14 March 2013 | Stephen Hoover
The business of open innovation is something PARC has been continually refining since we incorporated in 2002. Mastering the process of innovation is about far more than developing new technology; it requires a deep understanding of human behavior and context, and the ability to invent new business models to take the resulting products and services to market. We’ve found common themes. Three of them illustrate how we’ve been innovating at PARC over the past decade.
1. Solve the Right Problem
We often focus on solving the problem right. “What’s the right technology to use? What software do I choose?” Those are important questions to answer correctly, at the start and throughout the process. But innovation is rarely successful if you don’t first consider the human element. Understanding human behavior is a critical step to ensuring that you are solving the right problem. And solving the right problem is far more important than solving the problem right: If you’re not focusing on the right thing, a great solution to a problem that nobody really cares about creates little value. But even an imperfect solution to a problem people really care about can create a lot of value.
So how do we find the right problem? We should, of course, ask customers for feedback. But customers typically can’t tell us what they really want in a new innovation or technology. Even if they could, focus groups, surveys, and interviews typically only answer the questions you think to ask. So how do you find the right problem to solve? You need to uncover people’s unmet and unexpressed needs and desires and find creative ways to solve the problems people are currently working around without even noticing it.
This is where ethnography comes in. By directly observing what people really do, rather than what they say they do, and systematically analyzing their behavior, ethnography can reveal opportunities for new product concepts and tell you how to design a product so people will welcome it into their lives.
Sony recently engaged PARC’s ethnography team to help it explore the rapid changes in how people use technology to connect with each other. PARC conducted an ethnographic study to better understand how groups use technology to share their experiences.
Using ethnographic observation and video analysis methods, PARC identified an emerging content-sharing and communication phenomenon it calls “channel blending.” This is the integration of interactions and content across multiple channels and multiple devices into one coherent conversation. Channel blending is easily mistaken for multi-tasking because it involves people using multiple devices to connect with multiple people. But our ethnographers noted an important distinction: With channel blending people are trying to have one conversation that integrates content across multiple devices, rather than switching their attention between multiple separate conversations on those devices.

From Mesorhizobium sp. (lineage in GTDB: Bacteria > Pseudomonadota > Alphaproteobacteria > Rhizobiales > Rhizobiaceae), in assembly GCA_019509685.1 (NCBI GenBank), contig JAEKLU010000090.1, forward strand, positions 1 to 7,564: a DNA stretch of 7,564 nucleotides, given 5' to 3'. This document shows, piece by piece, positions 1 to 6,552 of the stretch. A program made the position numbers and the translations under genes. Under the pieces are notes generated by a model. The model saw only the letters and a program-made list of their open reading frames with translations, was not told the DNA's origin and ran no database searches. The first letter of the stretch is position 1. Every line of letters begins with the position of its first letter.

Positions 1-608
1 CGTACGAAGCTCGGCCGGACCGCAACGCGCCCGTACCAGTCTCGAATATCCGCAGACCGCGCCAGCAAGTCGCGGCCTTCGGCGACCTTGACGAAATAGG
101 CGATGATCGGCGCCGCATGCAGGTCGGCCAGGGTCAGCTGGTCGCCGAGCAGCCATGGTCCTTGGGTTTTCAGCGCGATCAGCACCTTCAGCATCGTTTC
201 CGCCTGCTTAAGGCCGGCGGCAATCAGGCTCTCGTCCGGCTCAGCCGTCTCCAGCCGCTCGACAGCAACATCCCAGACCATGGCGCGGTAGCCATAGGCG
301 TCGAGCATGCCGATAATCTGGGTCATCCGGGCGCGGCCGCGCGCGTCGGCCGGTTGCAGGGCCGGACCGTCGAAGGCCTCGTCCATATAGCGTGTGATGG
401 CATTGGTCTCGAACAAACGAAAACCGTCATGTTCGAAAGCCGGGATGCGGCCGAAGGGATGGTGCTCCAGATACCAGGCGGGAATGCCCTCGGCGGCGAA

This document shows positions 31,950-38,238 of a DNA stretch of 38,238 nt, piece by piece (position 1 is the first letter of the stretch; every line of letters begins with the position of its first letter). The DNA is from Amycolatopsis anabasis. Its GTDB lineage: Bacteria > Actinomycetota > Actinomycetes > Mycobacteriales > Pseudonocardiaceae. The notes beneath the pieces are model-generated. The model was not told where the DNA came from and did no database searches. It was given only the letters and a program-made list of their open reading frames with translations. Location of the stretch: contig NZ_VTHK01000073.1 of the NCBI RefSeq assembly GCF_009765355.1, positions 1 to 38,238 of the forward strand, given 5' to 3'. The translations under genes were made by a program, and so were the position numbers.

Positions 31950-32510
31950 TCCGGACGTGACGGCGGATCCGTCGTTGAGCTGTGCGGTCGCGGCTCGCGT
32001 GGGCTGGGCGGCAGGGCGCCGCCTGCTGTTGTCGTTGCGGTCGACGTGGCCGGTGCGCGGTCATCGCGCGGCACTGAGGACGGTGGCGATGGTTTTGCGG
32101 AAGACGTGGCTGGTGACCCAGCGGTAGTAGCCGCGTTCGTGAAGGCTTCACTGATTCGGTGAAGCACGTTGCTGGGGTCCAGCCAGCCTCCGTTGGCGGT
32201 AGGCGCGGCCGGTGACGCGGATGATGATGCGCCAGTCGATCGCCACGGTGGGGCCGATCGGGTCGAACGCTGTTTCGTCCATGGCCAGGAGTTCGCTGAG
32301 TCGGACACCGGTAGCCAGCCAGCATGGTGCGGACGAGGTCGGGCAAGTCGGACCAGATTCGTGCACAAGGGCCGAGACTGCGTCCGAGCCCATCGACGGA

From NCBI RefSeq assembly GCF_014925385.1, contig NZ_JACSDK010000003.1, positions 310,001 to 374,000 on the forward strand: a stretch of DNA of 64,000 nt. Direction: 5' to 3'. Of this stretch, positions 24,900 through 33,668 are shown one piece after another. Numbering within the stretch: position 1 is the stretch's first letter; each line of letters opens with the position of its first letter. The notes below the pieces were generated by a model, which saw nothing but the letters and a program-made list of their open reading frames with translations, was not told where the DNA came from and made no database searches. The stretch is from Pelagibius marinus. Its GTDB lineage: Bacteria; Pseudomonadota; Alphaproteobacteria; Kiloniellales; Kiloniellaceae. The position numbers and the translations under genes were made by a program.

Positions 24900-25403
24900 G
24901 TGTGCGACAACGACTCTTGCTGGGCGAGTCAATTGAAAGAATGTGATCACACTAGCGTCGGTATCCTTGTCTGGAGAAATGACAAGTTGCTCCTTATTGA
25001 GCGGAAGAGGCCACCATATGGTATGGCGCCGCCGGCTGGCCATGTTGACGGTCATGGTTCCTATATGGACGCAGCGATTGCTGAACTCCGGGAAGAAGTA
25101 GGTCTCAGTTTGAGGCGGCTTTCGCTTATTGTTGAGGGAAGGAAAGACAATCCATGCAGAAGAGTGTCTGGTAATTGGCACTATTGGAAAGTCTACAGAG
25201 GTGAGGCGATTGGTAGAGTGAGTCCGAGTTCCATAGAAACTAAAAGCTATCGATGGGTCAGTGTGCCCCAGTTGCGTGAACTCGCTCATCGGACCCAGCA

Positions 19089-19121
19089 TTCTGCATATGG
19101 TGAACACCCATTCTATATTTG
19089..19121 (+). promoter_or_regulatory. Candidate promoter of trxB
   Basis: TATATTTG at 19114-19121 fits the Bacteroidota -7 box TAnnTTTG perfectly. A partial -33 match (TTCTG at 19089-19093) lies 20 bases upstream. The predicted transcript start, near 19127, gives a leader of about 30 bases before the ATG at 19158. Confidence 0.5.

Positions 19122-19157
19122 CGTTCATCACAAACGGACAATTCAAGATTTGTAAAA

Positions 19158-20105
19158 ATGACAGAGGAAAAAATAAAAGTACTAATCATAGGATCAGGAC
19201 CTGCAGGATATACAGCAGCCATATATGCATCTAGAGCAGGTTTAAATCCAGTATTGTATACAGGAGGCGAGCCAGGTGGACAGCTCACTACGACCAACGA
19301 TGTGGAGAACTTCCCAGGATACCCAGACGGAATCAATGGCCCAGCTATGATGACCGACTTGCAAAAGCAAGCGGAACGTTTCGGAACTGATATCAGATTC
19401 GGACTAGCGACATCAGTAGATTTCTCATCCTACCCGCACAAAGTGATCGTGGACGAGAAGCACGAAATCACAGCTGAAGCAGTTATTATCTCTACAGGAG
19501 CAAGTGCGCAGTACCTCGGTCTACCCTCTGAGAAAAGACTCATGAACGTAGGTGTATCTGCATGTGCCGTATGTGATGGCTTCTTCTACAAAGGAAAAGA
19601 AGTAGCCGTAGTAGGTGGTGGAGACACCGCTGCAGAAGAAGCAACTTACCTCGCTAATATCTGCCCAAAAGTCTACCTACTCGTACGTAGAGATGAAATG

Channel blending often involves multiple people in the same location connecting to one or more people in another location. It’s easy to miss this, since many studies are set up to look at people using technology to connect while remote. But our study found that people are often face-to-face with some people even while they’re connecting with remote others. Since current technology isn’t designed to support this configuration, people have to compensate. They read their texts aloud so they can include local friends in their conversations. They pass around their cell phones to show local friends a funny image shared by a remote friend, getting the joke in sequence rather than simultaneously. And they waste time re-finding a video they previously shared from their laptop so they can all watch it together on the TV now that they’re face-to-face.
Since channel blending is the opposite of multitasking, the main challenge is not in managing interruptions and attention, but in maintaining common ground while sharing content and communications within the group. Through these and other insights, PARC enabled Sony to identify a range of technology opportunities for better addressing channel blending and capitalizing on people’s desire to stay connected.
Ethnography works in tandem with other tools to help us identify latent and unmet needs. Rapid field methodologies, user modeling, and social network and conversation analysis are also important for finding the right problems.
2. Stay Agile
The second innovation theme is the need for agility. We must be able to test a hypothesis quickly—learn, fail, and iterate. Innovation at its core is fundamentally a learning exercise, so the faster you can learn and improve the better.